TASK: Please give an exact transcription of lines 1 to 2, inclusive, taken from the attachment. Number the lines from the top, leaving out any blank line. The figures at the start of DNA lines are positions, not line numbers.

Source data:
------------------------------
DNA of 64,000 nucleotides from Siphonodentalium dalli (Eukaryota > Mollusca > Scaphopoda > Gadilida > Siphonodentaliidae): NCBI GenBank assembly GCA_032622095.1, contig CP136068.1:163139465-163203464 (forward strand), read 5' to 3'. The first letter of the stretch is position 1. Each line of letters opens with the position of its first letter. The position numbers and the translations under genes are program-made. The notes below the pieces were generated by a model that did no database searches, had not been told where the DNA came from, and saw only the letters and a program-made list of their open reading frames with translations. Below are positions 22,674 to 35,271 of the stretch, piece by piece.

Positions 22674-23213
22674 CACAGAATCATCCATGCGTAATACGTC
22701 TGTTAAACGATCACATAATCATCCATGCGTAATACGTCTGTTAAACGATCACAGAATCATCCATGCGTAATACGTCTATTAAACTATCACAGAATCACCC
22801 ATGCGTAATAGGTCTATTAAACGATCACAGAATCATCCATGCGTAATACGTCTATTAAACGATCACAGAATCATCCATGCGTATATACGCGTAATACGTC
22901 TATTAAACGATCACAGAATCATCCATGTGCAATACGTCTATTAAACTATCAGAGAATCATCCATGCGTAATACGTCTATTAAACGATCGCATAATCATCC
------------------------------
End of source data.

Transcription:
DNA of 64,000 nucleotides from Siphonodentalium dalli (Eukaryota > Mollusca > Scaphopoda > Gadilida > Siphonodentaliidae): NCBI GenBank assembly GCA_032622095.1, contig CP136068.1:163139465-163203464 (forward strand), read 5' to 3'. The first letter of the stretch is position 1. Each line of letters opens with the position of its first letter. The position numbers and the translations under genes are program-made. The notes below the pieces were generated by a model that did no database searches, had not been told where the DNA came from, and saw only the letters and a program-made list of their open reading frames with translations. Below are positions 22,674 to 35,271 of the stretch, piece by piece.

Positions 22674-23213